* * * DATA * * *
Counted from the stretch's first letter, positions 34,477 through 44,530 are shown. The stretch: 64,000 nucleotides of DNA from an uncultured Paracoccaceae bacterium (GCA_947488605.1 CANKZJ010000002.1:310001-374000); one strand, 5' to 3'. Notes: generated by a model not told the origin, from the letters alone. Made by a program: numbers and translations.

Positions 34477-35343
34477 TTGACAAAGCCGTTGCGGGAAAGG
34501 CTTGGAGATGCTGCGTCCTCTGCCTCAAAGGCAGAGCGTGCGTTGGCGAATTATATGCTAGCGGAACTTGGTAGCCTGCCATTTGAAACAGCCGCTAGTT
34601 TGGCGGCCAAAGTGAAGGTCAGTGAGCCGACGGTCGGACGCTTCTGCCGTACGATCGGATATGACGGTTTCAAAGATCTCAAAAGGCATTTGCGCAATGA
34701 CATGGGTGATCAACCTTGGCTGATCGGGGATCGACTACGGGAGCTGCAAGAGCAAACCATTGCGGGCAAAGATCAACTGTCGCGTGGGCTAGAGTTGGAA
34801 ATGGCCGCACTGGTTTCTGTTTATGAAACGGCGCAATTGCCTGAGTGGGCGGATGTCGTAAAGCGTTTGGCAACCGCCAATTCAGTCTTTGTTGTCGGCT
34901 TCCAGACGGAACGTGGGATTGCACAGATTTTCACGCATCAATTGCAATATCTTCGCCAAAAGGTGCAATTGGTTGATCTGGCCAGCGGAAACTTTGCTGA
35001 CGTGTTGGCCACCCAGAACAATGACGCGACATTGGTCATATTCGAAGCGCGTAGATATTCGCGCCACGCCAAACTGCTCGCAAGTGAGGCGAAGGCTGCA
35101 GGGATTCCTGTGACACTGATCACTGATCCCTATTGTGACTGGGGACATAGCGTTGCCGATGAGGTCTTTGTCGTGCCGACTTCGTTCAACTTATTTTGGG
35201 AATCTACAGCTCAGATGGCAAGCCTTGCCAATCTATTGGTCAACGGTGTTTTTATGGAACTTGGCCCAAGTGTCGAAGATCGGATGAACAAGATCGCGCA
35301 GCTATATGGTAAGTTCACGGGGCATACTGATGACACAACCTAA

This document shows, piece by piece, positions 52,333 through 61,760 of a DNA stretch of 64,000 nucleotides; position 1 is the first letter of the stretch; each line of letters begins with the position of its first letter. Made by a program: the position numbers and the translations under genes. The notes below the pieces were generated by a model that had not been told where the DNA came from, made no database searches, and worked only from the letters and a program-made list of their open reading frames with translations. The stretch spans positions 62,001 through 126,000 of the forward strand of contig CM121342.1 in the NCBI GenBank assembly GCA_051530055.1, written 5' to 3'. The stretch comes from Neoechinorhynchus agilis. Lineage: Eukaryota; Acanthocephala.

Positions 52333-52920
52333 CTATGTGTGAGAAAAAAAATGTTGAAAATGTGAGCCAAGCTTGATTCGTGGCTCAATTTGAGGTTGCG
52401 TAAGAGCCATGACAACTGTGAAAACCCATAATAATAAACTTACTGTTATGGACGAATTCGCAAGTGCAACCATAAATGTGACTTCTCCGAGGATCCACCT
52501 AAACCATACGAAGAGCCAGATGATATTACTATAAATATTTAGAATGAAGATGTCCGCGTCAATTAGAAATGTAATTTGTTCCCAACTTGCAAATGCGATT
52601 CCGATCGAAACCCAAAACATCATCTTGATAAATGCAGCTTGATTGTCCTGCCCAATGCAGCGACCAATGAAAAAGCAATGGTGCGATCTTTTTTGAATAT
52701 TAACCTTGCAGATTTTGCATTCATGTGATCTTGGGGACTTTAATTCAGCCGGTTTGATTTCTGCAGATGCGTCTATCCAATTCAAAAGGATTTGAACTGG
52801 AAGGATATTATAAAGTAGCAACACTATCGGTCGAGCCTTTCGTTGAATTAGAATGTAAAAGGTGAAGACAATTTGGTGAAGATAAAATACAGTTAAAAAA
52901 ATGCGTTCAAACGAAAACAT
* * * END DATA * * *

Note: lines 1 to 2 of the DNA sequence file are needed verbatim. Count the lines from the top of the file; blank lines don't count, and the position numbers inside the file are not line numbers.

Counted from the stretch's first letter, positions 34,477 through 44,530 are shown. The stretch: 64,000 nucleotides of DNA from an uncultured Paracoccaceae bacterium (GCA_947488605.1 CANKZJ010000002.1:310001-374000); one strand, 5' to 3'. Notes: generated by a model not told the origin, from the letters alone. Made by a program: numbers and translations.

Positions 34477-35343